The 2022 49ers are a collision of clichés that make any kind of logical prediction all but impossible.
Cliché No. 1: If you have two quarterbacks, you have none.
Cliché No. 2: You can’t get to a Super Bowl without a competent quarterback.
Cliché No. 3: Without a quality offensive line, it doesn’t matter how good the skill players are.
Cliché No. 4: Injuries happen.
Sure, Trey Lance is the starting quarterback, and yes, Kyle Shanahan is committed to the player he mortgaged the team’s future for. We can certainly expect the playbook to reflect that commitment, and we can also expect Shanahan to give his second-year quarterback some time to settle in.
The key phrase, though, is “some time.” How long is that exactly? If the Niners, who have Super Bowl aspirations (whether warranted or not), cough up a couple losses due to an inefficient offense, has “some time” expired? Is a 1-3 start enough to reach for the panic button with the number 10 on it?
Yes, Jimmy Garoppolo will be running the second team in practice all week, putting the ball right on the numbers and reminding the veterans that experience matters. It will only take a few ineffective Sundays for those veterans to tire of Lance’s mistakes and inconsistent mechanics, and of course, the fan base will be right there with them.
Now maybe Lance steps right in and delivers – this is Shanahan’s Plan A, and it just might happen. Lance’s mobility and feel for the game might manifest immediately, and with George Kittle, Deebo Samuel and Elijah Mitchell all healthy, the Niners could move up and down the field with spectacular frequency. And “the next Mahomes” would no longer be whispered but said right out loud.
There is, however, one big problem standing in the way – or more precisely, not standing in the way: The offensive line. There is no reason to believe Aaron Banks is a quality NFL lineman, or, for that matter, that any San Francisco offensive lineman not named Trent Williams is going to play at a Super Bowl (or even playoff) level. Which leaves Lance flat on his back with a 280-pound defensive lineman whispering sweet nothings into his ear from two inches away, or desperately sprinting to the sidelines hoping that something good might come of this latest pocket collapse.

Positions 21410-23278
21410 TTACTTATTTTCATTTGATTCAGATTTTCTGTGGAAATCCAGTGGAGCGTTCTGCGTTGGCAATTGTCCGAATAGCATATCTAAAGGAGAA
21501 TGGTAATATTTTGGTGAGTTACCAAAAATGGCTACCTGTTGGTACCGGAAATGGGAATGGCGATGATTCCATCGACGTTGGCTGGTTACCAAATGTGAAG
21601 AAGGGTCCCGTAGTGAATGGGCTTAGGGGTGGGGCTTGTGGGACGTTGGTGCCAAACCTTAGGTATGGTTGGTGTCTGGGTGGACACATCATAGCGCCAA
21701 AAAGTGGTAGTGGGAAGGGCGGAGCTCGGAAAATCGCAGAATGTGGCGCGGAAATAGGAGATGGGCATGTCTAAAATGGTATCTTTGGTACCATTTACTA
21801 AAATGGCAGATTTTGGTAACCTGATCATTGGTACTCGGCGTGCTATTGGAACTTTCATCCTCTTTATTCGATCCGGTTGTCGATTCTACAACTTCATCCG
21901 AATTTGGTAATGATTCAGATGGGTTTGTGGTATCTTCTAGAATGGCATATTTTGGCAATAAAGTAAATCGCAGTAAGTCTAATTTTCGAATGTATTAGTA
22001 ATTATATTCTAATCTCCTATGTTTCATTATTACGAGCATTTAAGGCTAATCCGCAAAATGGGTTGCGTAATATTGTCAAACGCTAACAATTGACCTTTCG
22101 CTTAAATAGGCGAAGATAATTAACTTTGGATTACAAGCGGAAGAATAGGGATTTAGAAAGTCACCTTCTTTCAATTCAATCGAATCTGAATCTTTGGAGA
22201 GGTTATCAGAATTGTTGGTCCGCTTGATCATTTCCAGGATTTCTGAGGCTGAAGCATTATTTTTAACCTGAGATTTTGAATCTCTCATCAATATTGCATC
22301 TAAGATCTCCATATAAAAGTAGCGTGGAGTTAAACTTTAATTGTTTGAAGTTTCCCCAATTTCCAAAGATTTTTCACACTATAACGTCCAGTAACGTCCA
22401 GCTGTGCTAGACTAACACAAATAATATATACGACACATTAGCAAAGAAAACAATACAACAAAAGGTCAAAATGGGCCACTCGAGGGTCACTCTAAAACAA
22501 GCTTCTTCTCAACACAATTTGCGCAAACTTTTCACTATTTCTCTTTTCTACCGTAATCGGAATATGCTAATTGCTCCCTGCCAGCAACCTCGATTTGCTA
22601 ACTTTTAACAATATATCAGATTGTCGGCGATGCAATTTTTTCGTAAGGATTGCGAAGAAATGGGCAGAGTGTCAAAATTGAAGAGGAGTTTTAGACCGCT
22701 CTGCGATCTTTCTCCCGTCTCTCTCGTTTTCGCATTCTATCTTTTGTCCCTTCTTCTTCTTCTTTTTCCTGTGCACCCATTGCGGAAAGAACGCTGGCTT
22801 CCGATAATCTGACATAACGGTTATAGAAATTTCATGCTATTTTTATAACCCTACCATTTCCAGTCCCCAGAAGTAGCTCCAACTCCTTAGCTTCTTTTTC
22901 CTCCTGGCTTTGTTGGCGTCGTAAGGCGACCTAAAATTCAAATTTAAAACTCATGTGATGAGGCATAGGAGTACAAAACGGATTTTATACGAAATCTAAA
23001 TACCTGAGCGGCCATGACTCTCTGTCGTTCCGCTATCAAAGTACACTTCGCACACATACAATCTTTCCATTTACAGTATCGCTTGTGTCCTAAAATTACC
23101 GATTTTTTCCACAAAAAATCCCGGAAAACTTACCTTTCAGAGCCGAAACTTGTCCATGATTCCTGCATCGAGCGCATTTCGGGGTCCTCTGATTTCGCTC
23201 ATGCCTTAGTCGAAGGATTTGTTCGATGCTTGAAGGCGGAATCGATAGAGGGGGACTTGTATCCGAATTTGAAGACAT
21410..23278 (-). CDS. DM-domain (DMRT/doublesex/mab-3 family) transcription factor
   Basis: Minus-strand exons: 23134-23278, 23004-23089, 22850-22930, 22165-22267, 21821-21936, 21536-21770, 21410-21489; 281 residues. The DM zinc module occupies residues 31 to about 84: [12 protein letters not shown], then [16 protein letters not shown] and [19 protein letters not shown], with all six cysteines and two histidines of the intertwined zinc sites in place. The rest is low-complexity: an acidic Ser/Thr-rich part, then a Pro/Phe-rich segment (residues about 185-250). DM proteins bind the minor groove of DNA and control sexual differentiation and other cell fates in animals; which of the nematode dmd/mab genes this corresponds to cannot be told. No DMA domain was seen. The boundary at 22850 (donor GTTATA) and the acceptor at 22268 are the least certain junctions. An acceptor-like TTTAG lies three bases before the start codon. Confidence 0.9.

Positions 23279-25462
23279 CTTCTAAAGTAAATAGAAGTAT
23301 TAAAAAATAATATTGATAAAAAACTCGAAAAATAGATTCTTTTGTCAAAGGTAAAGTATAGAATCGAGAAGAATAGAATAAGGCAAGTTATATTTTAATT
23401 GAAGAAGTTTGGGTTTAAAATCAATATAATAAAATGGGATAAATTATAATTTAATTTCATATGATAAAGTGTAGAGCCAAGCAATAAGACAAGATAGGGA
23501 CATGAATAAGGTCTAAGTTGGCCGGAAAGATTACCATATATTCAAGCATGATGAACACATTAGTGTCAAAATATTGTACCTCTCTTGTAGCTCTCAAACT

Without time to set up with confidence, no quarterback can succeed – especially one with Lance’s long windup. Without success up front, Mitchell and Samuels will struggle to get much past the line of scrimmage before they are assaulted by large men with bad intentions.
If this painful scenario plays out, what then? If Lance has no chance to succeed because his line is pathetic, does Shanahan stick with him? Would going for Garoppolo to protect the aforementioned massive investment be the smart move? Or would it send the message to Lance that he’s just not good enough?
Which leads inexorably to Cliché No. 4: Injuries happen. Lance will undoubtedly rely on his mobility to make plays, and a mobile quarterback is vulnerable to a high-speed impact from a 230-pound linebacker. And any quarterback would be vulnerable with Banks trying to protect him, which means Garoppolo’s presence is an excellent insurance policy. (And if Trent Williams gets hurt … well, better not even think about that.)
It’s a good policy, granted, except for Cliché No. 1, about two quarterbacks being one too many. And about expectations from veterans and fans, and pressure to win yesterday, and the inevitable avalanche of speculation and vituperation that can tear a team apart.
Dewy-eyed optimists have reason to cling to the positive and envision a deep run in the playoffs. Cynical, scarred Niner fans have reason to expect collapse and disaster.
The rest of us, though, must endure uncertainty. There is no set of facts, no overwhelming logic, that lead to a reasonable expectation about how this season will play out. Of course, that’s part of what makes it fun – for fans, at least, if not necessarily for Trey Lance.